Early on in our marriage, my husband and I resolved that we would always come to each other first if we had an issue or concern. After more than 20 years, we still don’t discuss private details about our marriage with our parents or close friends, and we most definitely don’t share them on social media. It has nothing to do with keeping up appearances: I have no problem telling someone that married life has been challenging, and that I thank God every day for the miracles and growth that He’s carried us through over the years. However, being able to encourage someone with that testimony doesn’t require oversharing.
Because marriage is a relationship defined by God, He has a lot to say about how that relationship works in His Word. We each have a role and responsibility in the partnership that is unique to husband and wife, and there’s protection for us in that accountability structure. (For more on the freedom we can discover in God’s design for our marriage, see my previous post on this topic.)
With the Scriptures as our guide, my husband and I know that we are first accountable to God, and then to each other. If things can’t be resolved between the two of us, we can seek Godly counsel the way we’re instructed to in the Bible. As believers, who are we instructed to take up our offenses with? First, directly to the person who committed the offense, then to someone who can provide Godly counsel (Matthew 18:15-17).
In most cases, working through marriage challenges in this way will be enough — keeping the details of those challenges from becoming public chatter. However, there’s a difference between showing restraint and avoiding gossip about your marriage, and hiding or suppressing truly abusive behavior. There’s nothing wrong with seeking outside help from the proper sources when it’s clearly necessary for your safety and the safety of your children.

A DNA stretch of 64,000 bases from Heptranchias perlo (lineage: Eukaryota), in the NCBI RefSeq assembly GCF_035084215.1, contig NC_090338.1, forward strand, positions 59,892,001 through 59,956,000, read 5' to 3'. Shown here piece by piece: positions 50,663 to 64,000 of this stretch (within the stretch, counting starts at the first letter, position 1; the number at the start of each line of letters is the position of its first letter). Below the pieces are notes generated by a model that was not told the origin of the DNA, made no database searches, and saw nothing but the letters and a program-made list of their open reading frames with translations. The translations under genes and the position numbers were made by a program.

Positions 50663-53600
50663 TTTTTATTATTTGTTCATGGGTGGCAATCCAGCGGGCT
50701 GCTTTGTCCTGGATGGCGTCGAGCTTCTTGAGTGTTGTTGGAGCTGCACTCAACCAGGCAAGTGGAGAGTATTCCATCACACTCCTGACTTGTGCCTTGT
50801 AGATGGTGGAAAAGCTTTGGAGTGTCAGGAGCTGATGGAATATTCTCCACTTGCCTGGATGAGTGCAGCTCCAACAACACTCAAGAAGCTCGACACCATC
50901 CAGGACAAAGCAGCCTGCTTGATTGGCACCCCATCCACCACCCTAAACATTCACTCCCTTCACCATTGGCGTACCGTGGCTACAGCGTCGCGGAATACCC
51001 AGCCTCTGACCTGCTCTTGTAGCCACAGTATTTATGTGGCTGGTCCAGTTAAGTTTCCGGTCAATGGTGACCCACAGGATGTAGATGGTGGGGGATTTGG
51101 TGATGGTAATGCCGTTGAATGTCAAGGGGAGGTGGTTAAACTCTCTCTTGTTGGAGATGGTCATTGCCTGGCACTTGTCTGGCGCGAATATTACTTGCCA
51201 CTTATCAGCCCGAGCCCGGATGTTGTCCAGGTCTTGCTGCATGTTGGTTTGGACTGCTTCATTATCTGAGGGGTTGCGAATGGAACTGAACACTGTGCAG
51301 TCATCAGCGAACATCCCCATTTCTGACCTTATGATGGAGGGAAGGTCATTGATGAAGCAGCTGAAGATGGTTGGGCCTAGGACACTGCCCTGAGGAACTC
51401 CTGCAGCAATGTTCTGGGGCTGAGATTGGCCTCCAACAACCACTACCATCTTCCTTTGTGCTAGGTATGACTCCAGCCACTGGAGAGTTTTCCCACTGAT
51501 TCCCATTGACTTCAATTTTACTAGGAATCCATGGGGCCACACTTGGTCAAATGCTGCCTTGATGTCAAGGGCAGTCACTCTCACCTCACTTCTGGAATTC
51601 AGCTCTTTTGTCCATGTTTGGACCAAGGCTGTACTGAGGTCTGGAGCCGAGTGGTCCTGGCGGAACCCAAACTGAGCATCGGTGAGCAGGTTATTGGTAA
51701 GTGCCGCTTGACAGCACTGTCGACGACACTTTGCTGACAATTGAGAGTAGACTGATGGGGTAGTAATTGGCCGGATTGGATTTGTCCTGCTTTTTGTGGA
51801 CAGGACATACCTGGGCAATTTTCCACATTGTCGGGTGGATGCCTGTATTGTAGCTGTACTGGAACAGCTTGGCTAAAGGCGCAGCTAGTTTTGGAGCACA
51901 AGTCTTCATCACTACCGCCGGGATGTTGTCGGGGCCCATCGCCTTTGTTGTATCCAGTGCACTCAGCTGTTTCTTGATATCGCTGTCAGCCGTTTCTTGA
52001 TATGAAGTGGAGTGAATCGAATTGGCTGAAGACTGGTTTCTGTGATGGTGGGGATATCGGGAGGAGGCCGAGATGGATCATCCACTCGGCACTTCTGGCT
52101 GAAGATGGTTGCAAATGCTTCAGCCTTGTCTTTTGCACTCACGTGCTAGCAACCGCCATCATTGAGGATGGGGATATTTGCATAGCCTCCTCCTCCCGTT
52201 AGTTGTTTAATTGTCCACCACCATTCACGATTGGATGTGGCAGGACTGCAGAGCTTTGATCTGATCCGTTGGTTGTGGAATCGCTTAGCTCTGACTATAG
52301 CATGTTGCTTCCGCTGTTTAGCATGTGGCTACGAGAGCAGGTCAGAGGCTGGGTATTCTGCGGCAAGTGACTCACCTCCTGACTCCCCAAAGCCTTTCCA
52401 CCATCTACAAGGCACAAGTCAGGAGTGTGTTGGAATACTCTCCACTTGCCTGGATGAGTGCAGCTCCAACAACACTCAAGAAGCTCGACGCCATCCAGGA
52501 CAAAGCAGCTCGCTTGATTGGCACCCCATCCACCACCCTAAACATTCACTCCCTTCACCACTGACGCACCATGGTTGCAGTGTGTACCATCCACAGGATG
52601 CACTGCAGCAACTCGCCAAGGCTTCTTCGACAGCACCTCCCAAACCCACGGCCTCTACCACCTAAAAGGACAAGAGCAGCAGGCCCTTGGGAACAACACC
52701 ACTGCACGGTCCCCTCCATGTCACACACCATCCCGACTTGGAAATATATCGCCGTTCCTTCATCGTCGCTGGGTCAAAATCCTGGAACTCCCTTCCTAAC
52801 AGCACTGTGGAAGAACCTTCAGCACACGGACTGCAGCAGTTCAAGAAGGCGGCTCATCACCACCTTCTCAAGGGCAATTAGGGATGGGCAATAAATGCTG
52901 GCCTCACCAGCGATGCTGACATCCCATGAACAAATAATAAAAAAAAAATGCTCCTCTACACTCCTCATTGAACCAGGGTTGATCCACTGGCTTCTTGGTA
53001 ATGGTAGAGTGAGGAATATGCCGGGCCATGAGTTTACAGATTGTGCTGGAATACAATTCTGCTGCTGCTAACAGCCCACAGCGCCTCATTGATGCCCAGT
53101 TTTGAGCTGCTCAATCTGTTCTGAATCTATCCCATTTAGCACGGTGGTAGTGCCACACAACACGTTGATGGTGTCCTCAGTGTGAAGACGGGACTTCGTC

The Power of Testimony
It’s pretty obvious that we should resist oversharing about both petty and serious challenges in our marriage, but what about the good stuff? Is there such a thing as oversharing about the highs and the breakthroughs? What if our story can encourage other couples who are struggling?
I think the most important thing to remember is the fact that you are one flesh with your spouse, so the decision to share details of your marriage testimony should be made jointly. God’s Word tells us that there’s power in our testimony when our words give glory to Him and point others to Christ. Pray about it, and be in agreement about how God is leading you to share (and in what medium) when you do decide to give that testimony.
When in doubt, remember what God’s Word says about the power of our words and how we should use them: to uplift, encourage, show kindness, extend grace, express gratitude and love, and share truth (see Ephesians 4:29, Proverbs 16:24 and Colossians 4:6). Let those instructions be our guide as we learn to moderate ourselves and resist the impulse to overshare about our spouse, our marriage, and others in general.
Have you had a hard time resisting the urge to overshare about your spouse? Have you ever been caught in the middle when an oversharing friend loops you into her marriage squabbles? How do you protect intimacy and mutual respect in your marriage in this oversharing social media environment?
Renée Gotcher is a wife, writer/editor & home-educating mother of three daughters ages 14, 12 and 7. She has been married for 20 years to her best friend Kenny, whom she met while attending Oral Roberts University in the early 90s. A former technology journalist, Renée is currently the editor of NextGen Homeschool and blogs on personal topics at A New Chapter. Her family lives in Castle Rock, Colorado.